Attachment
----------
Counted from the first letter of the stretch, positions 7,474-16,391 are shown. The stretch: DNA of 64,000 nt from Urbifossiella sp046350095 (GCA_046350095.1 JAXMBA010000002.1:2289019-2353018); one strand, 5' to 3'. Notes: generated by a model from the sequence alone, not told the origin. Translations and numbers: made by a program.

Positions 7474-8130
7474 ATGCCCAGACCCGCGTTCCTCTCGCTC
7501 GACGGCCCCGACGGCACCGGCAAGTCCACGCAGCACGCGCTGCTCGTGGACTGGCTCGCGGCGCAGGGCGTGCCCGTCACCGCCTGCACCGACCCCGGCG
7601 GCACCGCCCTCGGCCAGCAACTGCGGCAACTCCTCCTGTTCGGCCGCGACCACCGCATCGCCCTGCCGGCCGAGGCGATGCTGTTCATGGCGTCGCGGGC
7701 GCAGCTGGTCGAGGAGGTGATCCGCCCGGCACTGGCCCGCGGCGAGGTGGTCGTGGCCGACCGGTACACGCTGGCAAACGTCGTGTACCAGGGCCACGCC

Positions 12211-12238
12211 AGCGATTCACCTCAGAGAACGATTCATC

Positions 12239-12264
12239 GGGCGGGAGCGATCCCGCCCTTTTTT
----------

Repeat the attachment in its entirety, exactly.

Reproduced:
Counted from the first letter of the stretch, positions 7,474-16,391 are shown. The stretch: DNA of 64,000 nt from Urbifossiella sp046350095 (GCA_046350095.1 JAXMBA010000002.1:2289019-2353018); one strand, 5' to 3'. Notes: generated by a model from the sequence alone, not told the origin. Translations and numbers: made by a program.

Positions 7474-8130
7474 ATGCCCAGACCCGCGTTCCTCTCGCTC
7501 GACGGCCCCGACGGCACCGGCAAGTCCACGCAGCACGCGCTGCTCGTGGACTGGCTCGCGGCGCAGGGCGTGCCCGTCACCGCCTGCACCGACCCCGGCG
7601 GCACCGCCCTCGGCCAGCAACTGCGGCAACTCCTCCTGTTCGGCCGCGACCACCGCATCGCCCTGCCGGCCGAGGCGATGCTGTTCATGGCGTCGCGGGC
7701 GCAGCTGGTCGAGGAGGTGATCCGCCCGGCACTGGCCCGCGGCGAGGTGGTCGTGGCCGACCGGTACACGCTGGCAAACGTCGTGTACCAGGGCCACGCC

Positions 12211-12238
12211 AGCGATTCACCTCAGAGAACGATTCATC

Positions 12239-12264
12239 GGGCGGGAGCGATCCCGCCCTTTTTT